An attempt to bring in representatives of Apple (NASDAQ:AAPL) and Google (NASDAQ:GOOG) for questioning about their tax practices in Ireland was defeated in a parliamentary committee vote. The motion was introduced by Sinn Féin politician Pearse Doherty, who wanted to question the tech companies about their tax-avoidance strategies.
“Given the fact that multinational corporations have appeared at committees in Britain and the United States to give evidence about their tax affairs in Ireland, it is ridiculous that politicians here in Ireland would vote down a proposal for them to do the same here,” said Doherty via The Register. Apple CEO Tim Cook testified about Apple’s overseas tax practices at a U.S. Senate hearing in May.
The recent Senate hearing revealed that Apple has avoided income taxes on $74 billion in profit made between 2009 and 2012 by using multiple subsidiaries based in low-tax countries such as Ireland. Apple is able to reduce its tax rate by taking advantage of the differences between the tax laws in Ireland and the U.S.
In a tax strategy known by the colorful name of “Double Irish,” Apple set up two separate companies in Ireland. One company owns the intellectual property while remaining a resident of a tax haven such as the Bahamas. The other company licenses the intellectual property of the first company for a sizeable fee.
After this fee is deducted from the sales income of the second company, it leaves a relatively low amount of income that is taxed at Ireland’s low 12.5 percent rate. In contrast, the current U.S. corporate tax rate is 35 percent.
Although there were allegations at the U.S. Senate hearing that Apple had negotiated a special tax rate with Ireland, it appears that the Cupertino-based company is merely taking advantage of existing legal loopholes in international tax laws. When Tim Cook made his appearance in front of the Senate hearing, he insisted, “We pay all the taxes we owe, every single dollar. We not only comply with the laws, but we comply with the spirit of the laws. We don’t depend on tax gimmicks.”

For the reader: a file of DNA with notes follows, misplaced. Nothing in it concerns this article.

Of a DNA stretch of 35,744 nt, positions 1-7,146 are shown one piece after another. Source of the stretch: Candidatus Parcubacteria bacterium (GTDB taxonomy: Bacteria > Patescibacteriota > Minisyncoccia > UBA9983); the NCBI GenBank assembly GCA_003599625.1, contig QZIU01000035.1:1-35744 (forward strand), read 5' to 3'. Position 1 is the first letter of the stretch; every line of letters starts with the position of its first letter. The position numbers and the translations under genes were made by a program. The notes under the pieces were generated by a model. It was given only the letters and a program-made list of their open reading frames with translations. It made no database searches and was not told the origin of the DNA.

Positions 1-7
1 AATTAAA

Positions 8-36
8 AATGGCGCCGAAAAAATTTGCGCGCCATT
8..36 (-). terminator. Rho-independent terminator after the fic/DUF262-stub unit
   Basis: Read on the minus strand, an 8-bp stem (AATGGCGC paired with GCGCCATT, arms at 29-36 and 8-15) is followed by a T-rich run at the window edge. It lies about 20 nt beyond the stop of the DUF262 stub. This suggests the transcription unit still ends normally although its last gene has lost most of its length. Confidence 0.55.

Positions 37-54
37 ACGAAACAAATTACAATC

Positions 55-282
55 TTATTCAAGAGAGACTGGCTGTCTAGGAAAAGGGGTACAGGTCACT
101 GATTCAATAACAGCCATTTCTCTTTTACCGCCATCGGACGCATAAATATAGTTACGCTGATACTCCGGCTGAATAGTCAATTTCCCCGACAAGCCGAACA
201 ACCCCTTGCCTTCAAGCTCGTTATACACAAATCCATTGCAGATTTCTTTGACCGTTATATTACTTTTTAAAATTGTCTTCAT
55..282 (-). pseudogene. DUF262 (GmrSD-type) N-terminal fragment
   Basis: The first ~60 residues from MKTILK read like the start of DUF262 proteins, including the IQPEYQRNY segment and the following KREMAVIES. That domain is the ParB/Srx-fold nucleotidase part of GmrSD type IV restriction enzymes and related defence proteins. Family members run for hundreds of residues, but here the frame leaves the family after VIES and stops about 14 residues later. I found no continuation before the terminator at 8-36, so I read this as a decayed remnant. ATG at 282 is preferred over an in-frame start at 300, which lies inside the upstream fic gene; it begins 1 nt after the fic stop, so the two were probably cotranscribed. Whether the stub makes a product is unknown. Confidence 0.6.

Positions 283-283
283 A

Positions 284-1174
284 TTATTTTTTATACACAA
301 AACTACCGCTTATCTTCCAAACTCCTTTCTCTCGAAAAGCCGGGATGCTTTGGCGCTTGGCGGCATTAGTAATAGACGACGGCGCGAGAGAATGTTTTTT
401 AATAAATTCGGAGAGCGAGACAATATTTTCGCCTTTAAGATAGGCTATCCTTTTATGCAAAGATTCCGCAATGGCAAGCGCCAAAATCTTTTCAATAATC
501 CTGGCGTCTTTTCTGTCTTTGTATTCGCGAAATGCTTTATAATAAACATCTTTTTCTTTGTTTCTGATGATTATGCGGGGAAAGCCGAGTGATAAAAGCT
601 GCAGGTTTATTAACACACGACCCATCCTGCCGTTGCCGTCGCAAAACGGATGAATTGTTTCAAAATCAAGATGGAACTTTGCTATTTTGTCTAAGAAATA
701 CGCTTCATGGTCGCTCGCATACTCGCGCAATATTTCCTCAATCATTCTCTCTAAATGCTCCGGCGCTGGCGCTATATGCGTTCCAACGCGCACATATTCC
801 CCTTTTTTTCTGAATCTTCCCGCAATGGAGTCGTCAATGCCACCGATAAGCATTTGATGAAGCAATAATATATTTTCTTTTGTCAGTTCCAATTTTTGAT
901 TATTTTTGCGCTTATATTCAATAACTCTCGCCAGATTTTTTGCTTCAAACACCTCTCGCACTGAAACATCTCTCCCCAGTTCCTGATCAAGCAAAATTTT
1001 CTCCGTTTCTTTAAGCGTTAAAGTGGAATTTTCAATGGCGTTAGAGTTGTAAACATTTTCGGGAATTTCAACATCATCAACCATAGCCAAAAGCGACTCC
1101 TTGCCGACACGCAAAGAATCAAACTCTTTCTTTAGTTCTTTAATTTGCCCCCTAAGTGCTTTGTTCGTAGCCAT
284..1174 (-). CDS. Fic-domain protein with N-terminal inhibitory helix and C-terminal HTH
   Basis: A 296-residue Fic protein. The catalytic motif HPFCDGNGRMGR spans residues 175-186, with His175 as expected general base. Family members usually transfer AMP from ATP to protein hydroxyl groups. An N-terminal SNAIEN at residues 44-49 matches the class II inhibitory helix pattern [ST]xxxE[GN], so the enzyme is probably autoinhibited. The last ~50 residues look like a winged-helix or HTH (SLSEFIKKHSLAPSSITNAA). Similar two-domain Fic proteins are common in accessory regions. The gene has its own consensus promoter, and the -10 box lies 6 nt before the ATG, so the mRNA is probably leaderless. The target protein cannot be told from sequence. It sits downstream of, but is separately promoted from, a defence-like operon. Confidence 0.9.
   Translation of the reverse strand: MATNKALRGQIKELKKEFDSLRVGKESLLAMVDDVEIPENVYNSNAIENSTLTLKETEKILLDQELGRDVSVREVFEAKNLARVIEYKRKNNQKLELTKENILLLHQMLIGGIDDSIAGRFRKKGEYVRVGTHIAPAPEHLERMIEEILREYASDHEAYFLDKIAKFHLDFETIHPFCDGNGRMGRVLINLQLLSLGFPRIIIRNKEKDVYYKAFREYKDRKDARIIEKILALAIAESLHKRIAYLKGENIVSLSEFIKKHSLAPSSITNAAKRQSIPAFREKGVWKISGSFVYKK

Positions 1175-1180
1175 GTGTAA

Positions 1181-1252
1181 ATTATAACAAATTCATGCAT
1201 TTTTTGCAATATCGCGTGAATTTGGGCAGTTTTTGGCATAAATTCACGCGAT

In a letter to the U.S. Senate, Ambassador of Ireland Michael Collins took issue with the Senate’s characterization of Ireland as a “tax haven.” He noted that the Organisation for Economic Co-operation and Development, or OECD, does not consider Ireland a tax haven since it has none of the “four key indicators of a tax haven.”
Although the Irish government won’t be calling representatives of Apple or Google as witnesses, it does still plan to investigate the tax practices of multinationals in its country. Here’s how Apple and Google have traded over the past five days.
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